Last semester, the Academic Affairs Committee (AAC) began making changes to the Textbook Reserve Program in order to streamline the way the program works. The Textbook Reserve Program, a collaboration between the AAC and the library, works to provide students with textbooks for short-term checkout periods and is one of the library’s most popular programs.
“Copies of the title, ‘Calculus: Single and Multivariable’ were checked out over 500 times last fall. Copies of Principles of Economics were checked out 445 times and copies of ‘Chemistry: the Molecular Nature of Matter and Change’ were checked out over 380 times,” Library Specialist Connie Karlen wrote in an email, who works with Interlibrary Loans and Reserves.
These reserve titles have some of the highest demand on campus. “Those are very impressive statistics. Only equipment (laptops, calculators, etc.) have higher checkouts than textbooks,” Karlen wrote.
Due to the popularity of the program, library staff and the AAC have been collaborating to improve its efficiency, and also to make sure that more students know that the program is available to them.
“The changes that we made to the textbook reserve bill has to do with an alteration with the behind the scenes administration of the Textbook Reserve Program. Now, the AAC’s role is more focused on gathering requests from students and faculty and selecting which textbooks to purchase for the next semester,” AAC Chair Caroline Duncombe ’18 wrote in an email. “While previously it was the AAC’s Chair job to order textbooks and bring them to the library, we are gradually shifting towards the library being in charge of that administrative side for it is more efficient on both ends by taking out quite a few middle guys.”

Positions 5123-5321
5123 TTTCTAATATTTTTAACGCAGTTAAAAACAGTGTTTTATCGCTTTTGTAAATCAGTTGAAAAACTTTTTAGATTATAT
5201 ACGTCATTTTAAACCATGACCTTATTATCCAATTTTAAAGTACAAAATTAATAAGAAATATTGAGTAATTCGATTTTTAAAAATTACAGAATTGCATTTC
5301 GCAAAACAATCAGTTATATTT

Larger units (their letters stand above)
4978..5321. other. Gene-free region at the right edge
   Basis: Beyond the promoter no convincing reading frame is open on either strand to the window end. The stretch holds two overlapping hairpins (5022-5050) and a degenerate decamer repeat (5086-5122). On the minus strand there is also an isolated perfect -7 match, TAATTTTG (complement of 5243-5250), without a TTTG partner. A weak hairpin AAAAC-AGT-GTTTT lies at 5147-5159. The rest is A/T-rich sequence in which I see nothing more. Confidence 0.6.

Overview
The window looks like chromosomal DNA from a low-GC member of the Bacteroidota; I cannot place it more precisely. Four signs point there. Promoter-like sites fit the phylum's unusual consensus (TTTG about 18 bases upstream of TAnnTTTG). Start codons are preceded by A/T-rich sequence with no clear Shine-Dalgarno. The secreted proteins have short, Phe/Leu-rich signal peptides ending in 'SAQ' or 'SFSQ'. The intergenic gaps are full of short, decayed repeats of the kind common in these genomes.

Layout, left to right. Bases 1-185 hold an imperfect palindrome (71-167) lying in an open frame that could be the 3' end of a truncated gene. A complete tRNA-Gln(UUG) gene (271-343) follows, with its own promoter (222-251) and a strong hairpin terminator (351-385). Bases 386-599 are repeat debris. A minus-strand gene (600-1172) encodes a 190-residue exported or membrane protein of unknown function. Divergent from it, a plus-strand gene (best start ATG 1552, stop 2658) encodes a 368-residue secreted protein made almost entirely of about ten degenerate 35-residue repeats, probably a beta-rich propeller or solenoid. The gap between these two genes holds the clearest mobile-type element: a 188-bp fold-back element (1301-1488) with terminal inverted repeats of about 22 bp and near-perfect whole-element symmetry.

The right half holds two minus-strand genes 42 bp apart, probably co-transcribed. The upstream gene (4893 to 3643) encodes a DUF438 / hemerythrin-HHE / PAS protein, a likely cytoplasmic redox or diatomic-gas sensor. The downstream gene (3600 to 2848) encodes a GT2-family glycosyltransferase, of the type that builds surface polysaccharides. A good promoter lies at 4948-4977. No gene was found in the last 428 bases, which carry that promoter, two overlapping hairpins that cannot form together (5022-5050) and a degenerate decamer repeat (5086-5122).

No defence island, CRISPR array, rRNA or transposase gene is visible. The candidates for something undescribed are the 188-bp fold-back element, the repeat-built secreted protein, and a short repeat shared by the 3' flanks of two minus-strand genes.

The AAC and library are still navigating their new responsibilities within the program.
“The library and AAC/MCSG are still working through what the best process looks like. We all agree that the library has a wealth of expertise when it comes to ordering books and agree that we want to take advantage of that expertise,” Karlen wrote. “The ordering procedures are still being tweaked. We did change the delivery of textbooks. Now all newly ordered textbooks are delivered directly to the library. This enables us to get the books to our cataloging department the same day.”
Additionally, a new feature has been added to the website that permits students and professors to submit requests for textbooks themselves. Previously only professors had been able to submit requests on behalf of their students. Duncombe wrote that requests acquired through the website allow students and professors to request books outside of the official filing period to be integrated for consideration in the program.
“Now students can go to this page to check if a particular textbook is part of the program,” Karlen said. “Faculty and students can also submit requests [to the AAC] for textbooks they’d like MCSG to consider purchasing in the future.”
Overall, due to the continued popularity and longevity of the Textbook Reserve, the program’s base for textbooks is gradually getting larger.
“We are purchasing about 50 textbooks a semester on average, so the textbooks in the reserve are only going to increase,” Duncombe said. “I actually foresee a day where the AAC will come upon the problem that due to the quantity of textbooks, not many people will be making requests for new books, because we had already bought all of them. This won’t happen this year, but I could see it happening in the next three years.”
Despite this increased base for common textbooks, Duncombe reiterated that the Textbook Reserve Program’s resources aren’t inexhaustible, especially since new editions of textbooks have to be purchased every few years or so. Therefore, a new project is possible in the future; not a request page on the website or a more efficient buying practice, but an idea similar to Mac Free Swap — one that’s exclusively for books.
After a student approached the AAC about the issue, the AAC began the process of creating “a bookshelf/space on campus where students can donate textbooks that are perhaps cheaper and can’t be resold to the Highlander, in addition to being able to take whatever books are the shelf,” Duncombe said of the new project. “The idea is similar to Book Exchanges in youth hostels. I am not sure if this would work, but we want to try it out and we are actively seeking a space on campus to place this bookshelf.”